Here’s What Black People Want From White Allies

Here’s What Black People Want From White Allies
A growing memorial site at the spot where George Floyd was killed by a police officer in Minneapolis, MN. (Photo: Getty Images)

Earlier this week, I created a post I thought would create a space and a moment for black people to state exactly what they need right now from their white allies. We are grieving. Our mental health is being continuously shaken in the midst of trauma brought on by police misconduct, the violence of white vigilantes and suffering the brunt of the coronavirus pandemic—outside of the reality of the socioeconomic disparities affecting black Americans and a longer list of reasons to feel hopeless besides.

Some of you took advantage of this moment and this space—where I’d hope black people could offer their honest thoughts on how proclaimed white allies can indeed be allies. You used the comment section to gaslight people living in a sea of anxiety and tumult, telling them they’re not actually experiencing what the world is watching happen. These comments only show why it is imperative that we all keep screaming “black lives matter” at the top of our lungs, even when we know that those who need to hear it most—those unwilling to acknowledge their own privilege—will choose not to hear it.

As a black person, I am exhausted by a lifetime of seeing others actively dismissing our humanity. If you are white, and you are reading this, and you are willing to listen and to work to obtain have a better understanding of what we need from our allies, here are the comments from yesterday’s post that can help you.

From Eyemajeenyus:

“Either you are for the inclusion and equal rights of ALL PEOPLE or you are against US. Either you are anti-racism and want to see it fully and finally eradicated, or you are racist. There is no middle ground. Saying nothing when you have the opportunity is just as bad as doing nothing.”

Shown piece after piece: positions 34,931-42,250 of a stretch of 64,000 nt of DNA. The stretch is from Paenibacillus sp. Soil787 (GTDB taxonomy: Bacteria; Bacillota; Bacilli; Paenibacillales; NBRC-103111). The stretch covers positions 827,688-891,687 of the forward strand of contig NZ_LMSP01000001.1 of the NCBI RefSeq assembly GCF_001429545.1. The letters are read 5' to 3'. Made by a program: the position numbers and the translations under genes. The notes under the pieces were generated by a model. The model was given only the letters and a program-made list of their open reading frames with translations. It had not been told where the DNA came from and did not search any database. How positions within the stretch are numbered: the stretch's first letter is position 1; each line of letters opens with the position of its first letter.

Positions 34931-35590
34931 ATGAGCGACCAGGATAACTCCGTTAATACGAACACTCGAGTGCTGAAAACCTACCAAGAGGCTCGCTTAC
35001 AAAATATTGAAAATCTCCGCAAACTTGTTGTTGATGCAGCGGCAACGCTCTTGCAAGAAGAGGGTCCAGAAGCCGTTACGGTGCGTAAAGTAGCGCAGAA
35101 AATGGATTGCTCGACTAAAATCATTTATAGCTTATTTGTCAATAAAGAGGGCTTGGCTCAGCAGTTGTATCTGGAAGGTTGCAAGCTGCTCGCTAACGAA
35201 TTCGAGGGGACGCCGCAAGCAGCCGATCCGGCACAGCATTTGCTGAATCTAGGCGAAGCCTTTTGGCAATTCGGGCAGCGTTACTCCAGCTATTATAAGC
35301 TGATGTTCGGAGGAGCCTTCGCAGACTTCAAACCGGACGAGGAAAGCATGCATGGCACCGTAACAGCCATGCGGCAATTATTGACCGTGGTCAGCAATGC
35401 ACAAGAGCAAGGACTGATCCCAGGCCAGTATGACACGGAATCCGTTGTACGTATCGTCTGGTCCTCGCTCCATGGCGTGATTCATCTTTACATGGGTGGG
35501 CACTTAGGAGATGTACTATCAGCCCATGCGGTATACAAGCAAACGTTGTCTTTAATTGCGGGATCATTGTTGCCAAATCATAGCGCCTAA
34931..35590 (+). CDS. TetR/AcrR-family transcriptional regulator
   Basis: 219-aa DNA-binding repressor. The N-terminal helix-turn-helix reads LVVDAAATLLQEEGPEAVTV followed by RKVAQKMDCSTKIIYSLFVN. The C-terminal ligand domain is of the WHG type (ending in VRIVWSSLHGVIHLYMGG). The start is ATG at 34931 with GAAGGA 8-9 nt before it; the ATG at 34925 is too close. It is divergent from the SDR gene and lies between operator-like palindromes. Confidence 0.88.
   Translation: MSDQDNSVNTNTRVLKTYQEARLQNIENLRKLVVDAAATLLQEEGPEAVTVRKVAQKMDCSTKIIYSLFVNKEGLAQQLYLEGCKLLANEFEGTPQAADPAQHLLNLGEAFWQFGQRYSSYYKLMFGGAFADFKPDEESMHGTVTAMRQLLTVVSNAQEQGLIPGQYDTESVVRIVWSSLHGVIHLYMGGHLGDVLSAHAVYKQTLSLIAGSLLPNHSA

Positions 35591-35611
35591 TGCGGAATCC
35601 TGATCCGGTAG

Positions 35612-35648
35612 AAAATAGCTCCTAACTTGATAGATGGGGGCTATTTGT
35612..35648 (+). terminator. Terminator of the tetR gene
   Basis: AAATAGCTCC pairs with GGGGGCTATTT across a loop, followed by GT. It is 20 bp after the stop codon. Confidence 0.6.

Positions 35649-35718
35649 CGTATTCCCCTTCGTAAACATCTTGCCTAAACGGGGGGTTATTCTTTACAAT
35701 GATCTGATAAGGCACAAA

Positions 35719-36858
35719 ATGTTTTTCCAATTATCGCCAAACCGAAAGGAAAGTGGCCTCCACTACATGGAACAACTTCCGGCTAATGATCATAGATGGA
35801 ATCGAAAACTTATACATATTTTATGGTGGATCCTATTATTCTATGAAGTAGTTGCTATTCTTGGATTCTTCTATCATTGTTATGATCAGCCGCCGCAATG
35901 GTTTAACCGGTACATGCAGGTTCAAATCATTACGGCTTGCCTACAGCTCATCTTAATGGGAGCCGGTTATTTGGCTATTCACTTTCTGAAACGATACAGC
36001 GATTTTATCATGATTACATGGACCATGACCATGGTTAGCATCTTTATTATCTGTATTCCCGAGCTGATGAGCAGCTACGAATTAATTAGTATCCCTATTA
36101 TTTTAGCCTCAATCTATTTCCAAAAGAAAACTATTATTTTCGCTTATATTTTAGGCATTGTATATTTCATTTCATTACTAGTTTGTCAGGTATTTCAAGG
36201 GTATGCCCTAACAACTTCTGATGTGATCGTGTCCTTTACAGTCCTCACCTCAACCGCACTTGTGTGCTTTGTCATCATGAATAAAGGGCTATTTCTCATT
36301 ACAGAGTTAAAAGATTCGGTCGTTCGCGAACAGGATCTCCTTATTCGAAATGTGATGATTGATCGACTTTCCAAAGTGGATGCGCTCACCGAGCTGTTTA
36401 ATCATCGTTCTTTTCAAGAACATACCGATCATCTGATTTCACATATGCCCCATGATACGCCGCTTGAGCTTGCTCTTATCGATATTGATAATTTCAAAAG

From rerunsfromabirminghamjail:

Rather than waste your time fighting the culture wars on social media, you will try to live your life in a way that helps the ‘others’ in your community. You’re never going to convince dear uncle Cletus on Facebook that Chauvin could have just, you know, stopped what he was doing. On the other hand, a few minutes on Google and unless you live in the middle of nowhere you can find plenty of good volunteer opportunities where you can do a lot… If you see discrimination happen in front of you, you will speak up and let your fellow white people know that they should smile because they are going to be on the internet if the situation doesn’t resolve itself amicably.”

Here’s what I have to offer:

  • Don’t speak on anything you’re not fully informed about. Even when well-meaning, you do more harm than good when you’re speaking from a place of ignorance. Educate yourself about what’s really happening outside of your bubble.

  • Stop thinking you’re helping by telling marginalised people about the problems of others, including yourself. Listen to people in their hurt and their trauma. If you’re incapable of holding the weight of their trauma, then be open in letting them know that.

  • Gaslighting is toxic and harmful. When you tell people they are not or have not experienced what they know they have, that is a problem. You would be better off saying absolutely nothing at all. And if you feel compelled to do so, you may be the one who needs to seek help.

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